from free labor to family allowances: labor and African society in colonial discourse

FREDERICK COOPER

    Research output: Contribution to journalArticlepeer-review

    Abstract

    From the early 19th century, the European debate over the slave trade and slavery pioneered a new international discourse in which the concept of free labor defined a universalistic standard for the conduct of Europeans in colonies and non‐European societies. Implementing free labor, however, entailed a confrontation with the particular work culture and values of local communities, from ex‐slaves to independent peasants. This article examines the connection between imperial powers' critiques of each others' conduct—and the role of international fora in defining imperial morality—and their encounter with African social structures. Colonial states were inextricably drawn into confronting Africans as social beings: first in trying to induce them to become disciplined wage workers, then to contain the conflicts unleashed in places of work and urban residence. By the 1940s, this meant exporting to Africa European approaches to containing class conflict. Colonial cities became less the realm of the colonial expert and more that of the “industrial relations” specialist, who argued against migratory labor and in favor of taking Africans out of their cultural milieu and reproducing their families under the eyes of European welfare experts, even if this implied paying family wages or family allowances that exceeded the free market price of labor. Only with decolonization did France and Britain take themselves out of the social and political intimacy of the workers' milieu and participate in a new—or rather old—international discourse on the moral and social virtue of the free market.[labor, migration, reproduction, slavery, welfare, decolonization] 1989 American Anthropological Association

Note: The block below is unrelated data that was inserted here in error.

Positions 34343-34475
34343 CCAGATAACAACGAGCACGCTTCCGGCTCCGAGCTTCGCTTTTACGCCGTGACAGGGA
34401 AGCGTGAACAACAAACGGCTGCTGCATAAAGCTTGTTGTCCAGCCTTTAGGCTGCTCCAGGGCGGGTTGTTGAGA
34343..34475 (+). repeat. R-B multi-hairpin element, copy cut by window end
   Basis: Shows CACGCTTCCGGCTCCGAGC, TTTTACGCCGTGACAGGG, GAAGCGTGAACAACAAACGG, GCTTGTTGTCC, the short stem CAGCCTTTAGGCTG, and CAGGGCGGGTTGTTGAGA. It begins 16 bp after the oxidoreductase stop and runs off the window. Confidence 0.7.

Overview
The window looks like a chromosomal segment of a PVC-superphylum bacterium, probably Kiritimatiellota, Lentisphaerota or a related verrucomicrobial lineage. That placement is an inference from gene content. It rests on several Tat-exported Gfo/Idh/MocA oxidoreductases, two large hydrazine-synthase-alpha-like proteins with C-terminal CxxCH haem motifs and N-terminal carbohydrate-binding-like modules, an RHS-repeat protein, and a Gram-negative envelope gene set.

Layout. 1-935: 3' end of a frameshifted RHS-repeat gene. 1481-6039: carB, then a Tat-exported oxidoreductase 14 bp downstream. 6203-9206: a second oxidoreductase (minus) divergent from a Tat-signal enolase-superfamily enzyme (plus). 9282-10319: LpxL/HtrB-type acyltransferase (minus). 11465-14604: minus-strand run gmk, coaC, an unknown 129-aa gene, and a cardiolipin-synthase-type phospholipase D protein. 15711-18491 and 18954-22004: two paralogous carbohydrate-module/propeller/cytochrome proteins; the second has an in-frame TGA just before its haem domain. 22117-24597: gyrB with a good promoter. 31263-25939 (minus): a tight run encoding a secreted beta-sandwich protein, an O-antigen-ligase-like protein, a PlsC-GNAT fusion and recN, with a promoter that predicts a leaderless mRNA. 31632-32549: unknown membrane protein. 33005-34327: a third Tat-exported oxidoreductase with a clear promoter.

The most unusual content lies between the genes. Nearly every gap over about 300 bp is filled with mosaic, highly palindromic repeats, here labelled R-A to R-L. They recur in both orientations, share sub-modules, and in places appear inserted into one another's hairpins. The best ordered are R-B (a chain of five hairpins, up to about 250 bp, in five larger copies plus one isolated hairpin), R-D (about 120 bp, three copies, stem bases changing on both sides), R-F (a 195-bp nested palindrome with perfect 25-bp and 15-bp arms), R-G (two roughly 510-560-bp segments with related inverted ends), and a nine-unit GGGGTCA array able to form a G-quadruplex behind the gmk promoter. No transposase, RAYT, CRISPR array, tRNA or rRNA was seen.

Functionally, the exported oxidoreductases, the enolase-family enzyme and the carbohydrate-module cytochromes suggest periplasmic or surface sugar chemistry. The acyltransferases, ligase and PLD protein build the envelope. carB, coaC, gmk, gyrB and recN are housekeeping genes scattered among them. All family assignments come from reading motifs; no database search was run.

Original languageEnglish (US)
    Pages (from-to)745-765
    Number of pages21
    JournalAmerican Ethnologist
    Volume16
    Issue number4
    DOIs
    StatePublished - Nov 1989

    ASJC Scopus subject areas

    • Anthropology

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